I’m on record that I liked classical music when I was in high school. I’m also on record that the music I liked wasn’t easy classical, it was the real thing. All right, but what did I like about it? From different works I derived different pleasures. But my supreme pleasure, the top drawer, was this: a melting sorrow, a vibrating ache, a tunefulness that emptied me, a sound so beautiful I could lie upon it and die. Oh, I’ll give you the lowdown, starting with Tchaikovsky. Warning: purple prose.
Consider Souvenir de Florence, a chamber piece by Tchaikovsky. I associate it with heat. Listening to it in the summer, I imagined a Florence of shadows cut sharp, of white buildings and dusty trees. At the pensione coolness lurked beneath the plaster ceiling; the afternoon’s blaze waited beyond shuttered windows. One reads that Souvenir’s instruments are all strings: two cellos, two violas, two violins. As a result, I found the music not just melting but astringent, perhaps (forgive this) like a lime after-shave that shivered down to the bones and gave the soul a twinge. The music didn’t rise and drop onto a person the way Swan Lake did. It left one feeling off-center.
But Swan Lake did me fine. I liked the toppling swoon the music invited, the sense of black water under night skies in winter—such was my notion when the music picked up pace. I imagined swooping over a ballgown-and-chandelier sort of Russia, over leagues of white snow outside a distant mansion and its lost, bright windows. Russia also featured in two other soul-wallopers provided me by Tchaikovsky. These I felt especially close to. Swan Lake I shared with everyone, and Souvenir de Florence put me in mind of adults and their twisty ins and outs—I mean the piece’s astringency, the uneasy languor that comes with the beauty. By contrast, Symphony No. 5 and the peasants’ chorus from Eugene Onegin were over my personal home plate. Plus I could count both as discoveries.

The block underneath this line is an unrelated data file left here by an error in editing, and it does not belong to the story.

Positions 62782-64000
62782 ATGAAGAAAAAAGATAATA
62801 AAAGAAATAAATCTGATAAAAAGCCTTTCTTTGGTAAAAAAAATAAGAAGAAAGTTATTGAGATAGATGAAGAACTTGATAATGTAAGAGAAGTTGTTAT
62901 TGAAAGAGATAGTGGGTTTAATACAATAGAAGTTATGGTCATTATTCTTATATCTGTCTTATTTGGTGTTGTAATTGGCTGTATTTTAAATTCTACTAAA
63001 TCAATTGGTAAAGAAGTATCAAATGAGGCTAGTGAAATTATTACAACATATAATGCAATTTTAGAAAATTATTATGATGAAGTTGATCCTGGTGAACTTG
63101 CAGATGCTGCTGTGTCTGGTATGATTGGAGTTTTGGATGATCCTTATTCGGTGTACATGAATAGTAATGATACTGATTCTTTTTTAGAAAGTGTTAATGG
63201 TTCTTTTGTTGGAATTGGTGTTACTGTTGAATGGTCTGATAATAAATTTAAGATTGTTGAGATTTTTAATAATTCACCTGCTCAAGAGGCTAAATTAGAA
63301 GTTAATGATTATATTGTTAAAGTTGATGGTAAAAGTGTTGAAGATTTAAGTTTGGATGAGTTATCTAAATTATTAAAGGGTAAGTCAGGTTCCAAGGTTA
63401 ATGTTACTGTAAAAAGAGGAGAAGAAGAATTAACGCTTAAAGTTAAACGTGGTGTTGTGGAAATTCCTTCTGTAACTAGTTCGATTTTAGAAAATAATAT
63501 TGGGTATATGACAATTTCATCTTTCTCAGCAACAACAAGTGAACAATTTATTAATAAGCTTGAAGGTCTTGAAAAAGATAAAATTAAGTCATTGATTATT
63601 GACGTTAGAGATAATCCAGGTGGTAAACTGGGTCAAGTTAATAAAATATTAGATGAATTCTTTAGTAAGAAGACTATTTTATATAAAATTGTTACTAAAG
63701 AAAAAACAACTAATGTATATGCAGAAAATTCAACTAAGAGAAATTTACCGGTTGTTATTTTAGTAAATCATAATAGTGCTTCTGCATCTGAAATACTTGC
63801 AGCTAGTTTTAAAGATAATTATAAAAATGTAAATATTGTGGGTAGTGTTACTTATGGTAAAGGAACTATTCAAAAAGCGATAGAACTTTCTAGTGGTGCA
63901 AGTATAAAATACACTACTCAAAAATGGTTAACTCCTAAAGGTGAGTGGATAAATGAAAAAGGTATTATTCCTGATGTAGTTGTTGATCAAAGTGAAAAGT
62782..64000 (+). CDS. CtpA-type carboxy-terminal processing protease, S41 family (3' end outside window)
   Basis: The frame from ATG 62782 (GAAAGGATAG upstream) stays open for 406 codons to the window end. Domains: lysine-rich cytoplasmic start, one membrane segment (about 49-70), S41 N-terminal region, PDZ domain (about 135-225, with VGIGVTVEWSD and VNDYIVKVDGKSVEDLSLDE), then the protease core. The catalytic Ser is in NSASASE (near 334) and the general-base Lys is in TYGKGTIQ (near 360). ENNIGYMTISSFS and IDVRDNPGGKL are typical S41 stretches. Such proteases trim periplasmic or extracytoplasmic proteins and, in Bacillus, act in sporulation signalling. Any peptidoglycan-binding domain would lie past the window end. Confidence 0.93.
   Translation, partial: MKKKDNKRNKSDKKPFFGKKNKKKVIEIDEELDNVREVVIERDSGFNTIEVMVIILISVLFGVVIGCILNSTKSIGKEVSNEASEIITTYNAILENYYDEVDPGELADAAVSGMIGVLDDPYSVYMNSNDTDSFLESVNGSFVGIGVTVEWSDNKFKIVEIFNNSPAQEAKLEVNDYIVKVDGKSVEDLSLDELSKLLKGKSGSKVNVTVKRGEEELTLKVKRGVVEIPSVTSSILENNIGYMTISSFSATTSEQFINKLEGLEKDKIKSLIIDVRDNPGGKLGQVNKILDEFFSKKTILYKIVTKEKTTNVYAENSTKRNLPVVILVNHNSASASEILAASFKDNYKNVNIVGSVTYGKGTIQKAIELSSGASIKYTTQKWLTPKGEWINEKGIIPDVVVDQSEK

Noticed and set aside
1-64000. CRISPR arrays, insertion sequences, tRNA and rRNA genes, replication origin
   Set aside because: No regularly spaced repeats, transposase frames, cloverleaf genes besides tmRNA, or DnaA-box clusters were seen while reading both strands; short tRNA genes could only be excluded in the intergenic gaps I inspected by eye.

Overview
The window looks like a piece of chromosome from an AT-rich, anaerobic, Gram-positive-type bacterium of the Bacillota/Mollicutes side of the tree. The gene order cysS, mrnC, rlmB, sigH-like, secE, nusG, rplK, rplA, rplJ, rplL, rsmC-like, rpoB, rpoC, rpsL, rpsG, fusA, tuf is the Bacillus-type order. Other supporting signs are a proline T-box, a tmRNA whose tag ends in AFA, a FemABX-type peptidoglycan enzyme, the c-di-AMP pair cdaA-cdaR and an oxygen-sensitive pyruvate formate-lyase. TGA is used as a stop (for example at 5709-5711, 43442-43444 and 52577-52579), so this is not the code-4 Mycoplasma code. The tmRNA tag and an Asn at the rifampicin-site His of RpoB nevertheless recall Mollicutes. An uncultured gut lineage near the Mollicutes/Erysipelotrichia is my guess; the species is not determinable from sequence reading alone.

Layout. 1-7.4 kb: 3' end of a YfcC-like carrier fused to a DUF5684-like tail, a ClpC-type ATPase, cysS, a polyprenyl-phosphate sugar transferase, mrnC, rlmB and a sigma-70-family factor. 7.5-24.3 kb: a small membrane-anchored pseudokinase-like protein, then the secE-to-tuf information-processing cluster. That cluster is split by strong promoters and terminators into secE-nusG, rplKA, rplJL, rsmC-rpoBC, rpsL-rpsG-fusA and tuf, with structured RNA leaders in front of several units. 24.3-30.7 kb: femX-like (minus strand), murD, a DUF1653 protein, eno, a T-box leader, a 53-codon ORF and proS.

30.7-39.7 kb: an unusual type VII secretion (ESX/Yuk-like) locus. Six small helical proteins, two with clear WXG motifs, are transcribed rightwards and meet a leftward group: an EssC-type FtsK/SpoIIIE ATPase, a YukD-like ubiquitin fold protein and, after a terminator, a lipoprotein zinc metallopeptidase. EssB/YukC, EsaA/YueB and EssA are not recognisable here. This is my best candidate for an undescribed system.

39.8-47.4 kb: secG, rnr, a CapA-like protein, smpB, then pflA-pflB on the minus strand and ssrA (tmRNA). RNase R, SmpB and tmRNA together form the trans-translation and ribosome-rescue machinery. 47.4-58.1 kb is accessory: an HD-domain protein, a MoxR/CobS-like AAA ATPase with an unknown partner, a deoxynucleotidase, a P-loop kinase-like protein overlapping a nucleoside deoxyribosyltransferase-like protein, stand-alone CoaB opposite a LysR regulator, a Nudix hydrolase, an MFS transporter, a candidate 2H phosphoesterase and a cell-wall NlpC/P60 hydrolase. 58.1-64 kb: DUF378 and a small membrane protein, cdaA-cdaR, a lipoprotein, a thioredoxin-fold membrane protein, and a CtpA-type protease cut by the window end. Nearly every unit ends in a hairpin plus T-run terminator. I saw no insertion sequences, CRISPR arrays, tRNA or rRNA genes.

The peasants’ chorus happened to me out of the blue. I was listening to an opera that, so far, I liked well enough. A little after the start of the second disk (I think) the music seemed to break. A man’s voice rose and fell by itself. The sense was of a horizon pinned behind him, nothing in view for a long way, just his soul on its lonesome. His song bent like this and that, unexpected turns, and with each bend its beauty grew. I felt like a secret was being told, one that everybody knew just from being alive, but now we heard it together. The chorus joined in and echoed the man, and then turned joyful. I’ve always liked exuberant music, being droopy myself and in need of activating, but the exuberance here grew out of the silence from a moment before. I don’t think about the chorus often, but I’ve never forgotten it.
Symphony No. 5 is my discovery only because No. 6, the Pathétique, has a bigger reputation. Not much of a reason, but the Fifth was mine: it strummed my heart. Think of classical music and you may think of a big orchestra that’s humming a tune, a tune that says it sums up our lives and the passage we take to eternity. I liked the summing up provided by Symphony No. 5. Plangent, rueful, inventive, compassionate, and with a twist to its mouth. The music appeared sad that life wasn’t more, and grateful that it was there at all.
The cover of my parents’ Deutsche Grammophon album showed a portrait of a Russian lass with acre-like cheekbones and accompanying eyes. I suppose she played a part in my response, though secondary. The words to the peasants’ chorus mention the bright-eyed peasant lass dashing toward the straight-limbed peasant youth—it’s summer. That played a part too. But again, secondary. Such things were like sticks tossed on a fire; the fire was there first.
This was my emotional life when I was 14, 15 and 16. I throbbed to music and thought vaguely of sex. I was a simple creature.
—Follow C.T. May on Twitter: @CTMay3